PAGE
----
Despite recent oil market correction and dipping net speculative positioning on NYMEX crude oil contracts, the iPath S&P Crude Oil Total Return Index ETN (OIL) remains sustained, following growing tensions in the Middle East and declining crude and refining stocks.
OIL – iPath S&P Crude Oil Total Return Index ETN
OIL is a proxy of the American crude oil benchmark, West Texas Intermediate (WTI) and tracks the performance of its underlying index, the S&P GSCI Crude Oil Total Return Index. The fund offers plain-vanilla oil futures exposure and rolls its expiring contracts into the next nearest month contract.
As you can see below, OIL returns replicate thoroughly WTI performance:
Besides, the main drawback of OIL is its high concentration on the crude front-month contract, which can incur heavy roll costs. Nevertheless, the ETN offers the closest possible experience to spot oil, with cheaper fees than its peers.
Crude and petroleum stocks
According to latest EIA report, American crude inventories decline slightly, down 0.84% (w/w) to 466.6m barrels on the April 26 – May 3 period, whereas Cushing stocks rose 1.82% (w/w) to 46m barrels. With that, crude oil seasonality enhances marginally (w/w), reaching a 7.6% or 32 846k barrels surplus compared to 2018 stocks, but maintaining a marginal deficit on a 5-year basis of 2.3% or 11 208k barrels.
Concomitantly, refining petroleum inventories posted a marginal decline on the corresponding period, sending superior oil product stockpiles in a sturdier deficit than in the previous week. Indeed, while distillates decline marginally, down 0.13% (w/w) to 125.6m barrels, gasoline storage lost 0.26% (w/w) to 226.1m barrels. This is explained by slower refining utilization rates in the first quarter of the year and sanctions on Venezuela’s crude, essential for blending US shale output.
In addition, US crude output slightly declined over the week to 12.2m barrels per day, despite the historic high touched the previous week. Meanwhile, crude oil balance slightly deteriorates on a weekly basis, following strong oil export dip, down 11.07% to 2.32m barrels, partly offset by declining imports, down 8.9% to 4.37m barrels.
In that vein, declining crude/refining storage and steadying US oil output are marginally sustaining crude futures and OIL shares; however, increasing uncertainties on risky assets should totally offset it.
Latest speculative positioning on NYMEX crude futures shows a strong weekly dip on oil contracts, down 5.68% to 494 336 contracts, on the April 30 – May 7 period, whilst OIL shares declined slower, down 3.42% (w/w) to $64.25 per share.
This second consecutive weekly dip is due to the same catalysts as last week, namely robust short coverings, up 7.23% (w/w) to 122 453 contracts, partly counterbalanced by moderate long liquidations, down 3.37% (w/w) to 616 789 contracts.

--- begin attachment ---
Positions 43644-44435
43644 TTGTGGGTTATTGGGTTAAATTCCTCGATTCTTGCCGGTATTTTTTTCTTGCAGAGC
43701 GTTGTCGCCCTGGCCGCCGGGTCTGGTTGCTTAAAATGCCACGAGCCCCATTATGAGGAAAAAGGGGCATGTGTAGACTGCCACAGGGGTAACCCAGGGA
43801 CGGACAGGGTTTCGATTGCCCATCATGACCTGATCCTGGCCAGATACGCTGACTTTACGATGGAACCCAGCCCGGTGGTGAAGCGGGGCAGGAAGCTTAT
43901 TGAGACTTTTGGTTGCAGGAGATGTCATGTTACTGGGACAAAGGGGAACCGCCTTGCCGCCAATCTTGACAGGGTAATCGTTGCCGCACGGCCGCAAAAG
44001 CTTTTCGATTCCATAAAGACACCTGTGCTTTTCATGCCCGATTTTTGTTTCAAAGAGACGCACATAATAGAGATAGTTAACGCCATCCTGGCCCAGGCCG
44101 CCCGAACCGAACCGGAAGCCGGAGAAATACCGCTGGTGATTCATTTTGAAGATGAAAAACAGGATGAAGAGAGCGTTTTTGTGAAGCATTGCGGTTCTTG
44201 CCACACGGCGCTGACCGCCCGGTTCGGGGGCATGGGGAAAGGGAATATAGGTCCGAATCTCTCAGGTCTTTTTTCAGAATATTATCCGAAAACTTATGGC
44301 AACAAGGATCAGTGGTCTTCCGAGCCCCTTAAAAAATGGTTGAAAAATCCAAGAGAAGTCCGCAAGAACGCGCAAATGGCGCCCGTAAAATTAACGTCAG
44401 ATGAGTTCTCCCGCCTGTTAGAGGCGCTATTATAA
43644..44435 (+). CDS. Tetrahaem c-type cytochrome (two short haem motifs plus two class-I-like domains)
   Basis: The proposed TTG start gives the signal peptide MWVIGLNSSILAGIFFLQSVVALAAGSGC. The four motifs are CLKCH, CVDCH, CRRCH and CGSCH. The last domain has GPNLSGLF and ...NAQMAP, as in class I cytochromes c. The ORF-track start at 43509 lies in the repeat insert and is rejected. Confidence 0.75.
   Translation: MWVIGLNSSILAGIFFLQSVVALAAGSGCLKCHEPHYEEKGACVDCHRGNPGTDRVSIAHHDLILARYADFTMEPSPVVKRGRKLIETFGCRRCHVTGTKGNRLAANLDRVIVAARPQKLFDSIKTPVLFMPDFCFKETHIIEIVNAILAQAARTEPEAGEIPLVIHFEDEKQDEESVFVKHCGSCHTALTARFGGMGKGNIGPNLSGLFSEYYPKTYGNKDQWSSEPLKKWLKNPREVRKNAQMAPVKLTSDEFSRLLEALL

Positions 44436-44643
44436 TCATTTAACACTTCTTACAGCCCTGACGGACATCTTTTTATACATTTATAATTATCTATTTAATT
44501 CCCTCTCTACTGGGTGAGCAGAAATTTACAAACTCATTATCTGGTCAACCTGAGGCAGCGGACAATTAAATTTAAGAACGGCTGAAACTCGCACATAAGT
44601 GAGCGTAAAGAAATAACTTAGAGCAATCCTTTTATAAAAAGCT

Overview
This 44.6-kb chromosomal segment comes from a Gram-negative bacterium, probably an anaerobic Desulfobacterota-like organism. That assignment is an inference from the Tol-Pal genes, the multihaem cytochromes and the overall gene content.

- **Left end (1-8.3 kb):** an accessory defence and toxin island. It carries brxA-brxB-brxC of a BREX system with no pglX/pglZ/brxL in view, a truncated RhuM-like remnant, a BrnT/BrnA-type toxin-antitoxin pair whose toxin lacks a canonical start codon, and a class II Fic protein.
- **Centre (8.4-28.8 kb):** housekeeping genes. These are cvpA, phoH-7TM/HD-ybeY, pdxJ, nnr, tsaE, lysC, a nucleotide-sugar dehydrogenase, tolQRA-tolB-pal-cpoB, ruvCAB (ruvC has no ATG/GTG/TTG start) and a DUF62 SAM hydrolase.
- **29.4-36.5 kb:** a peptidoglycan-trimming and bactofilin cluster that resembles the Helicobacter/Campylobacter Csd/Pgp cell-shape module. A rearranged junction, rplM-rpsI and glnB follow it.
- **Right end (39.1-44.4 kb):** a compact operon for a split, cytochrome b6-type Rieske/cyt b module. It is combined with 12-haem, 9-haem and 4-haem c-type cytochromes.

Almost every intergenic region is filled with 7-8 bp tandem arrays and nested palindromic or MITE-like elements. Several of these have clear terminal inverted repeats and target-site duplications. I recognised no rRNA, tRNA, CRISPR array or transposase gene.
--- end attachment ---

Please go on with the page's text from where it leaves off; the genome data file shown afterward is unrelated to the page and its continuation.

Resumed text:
That being said, recent oil market correction is marking a pause and the horizontal trading pattern, which has developed in the last few days, indicated renewed bullish interest.
Since the beginning of the year, net spec positioning advanced robustly, up 78.32% or 217 125 contracts, whereas the OIL’s YTD performance lifted 22.28% to $62.94 per share.
Since my last article published on March 26, OIL advanced moderately, up 5.07% to $63.18 per share, despite recent market volatility triggered by rising trade tariffs between the two economic giants. Nevertheless, supply disruptions and curtailments in Venezuela, Iran and Libya contributed to sustain crude oil markets. Additionally, mounting tensions in the Middle East, with the latest attack on key Saudi oil installations and potential oil disturbances in the Strait of Hormuz, representing 30% of the world’s crude shipments, should continue to sustain OIL shares in the near term.
According to New York Fed crude decomposition, crude demand growth slightly decreased in the beginning of May. However, declining supply largely offset it. That being said, there are plenty of reasons to think the tightness in physical markets will persist at least for a while.
Source: New York Fed
Besides, the crude oil futures curve flattens on nearby maturities, indicating growing crude market uncertainties. Nevertheless, oil backwardation steepens on follow-up maturities, which is positive for OIL shares.
Despite declining net spec positioning, with the latest bullish geopolitical developments and weakening crude/refining storage in the US, tailwinds on crude markets should persist. In this context, I maintain my long-term long view on OIL shares.
I look forward to reading your comments.
Disclosure: I/we have no positions in any stocks mentioned, and no plans to initiate any positions within the next 72 hours. I wrote this article myself, and it expresses my own opinions. I am not receiving compensation for it (other than from Seeking Alpha). I have no business relationship with any company whose stock is mentioned in this article.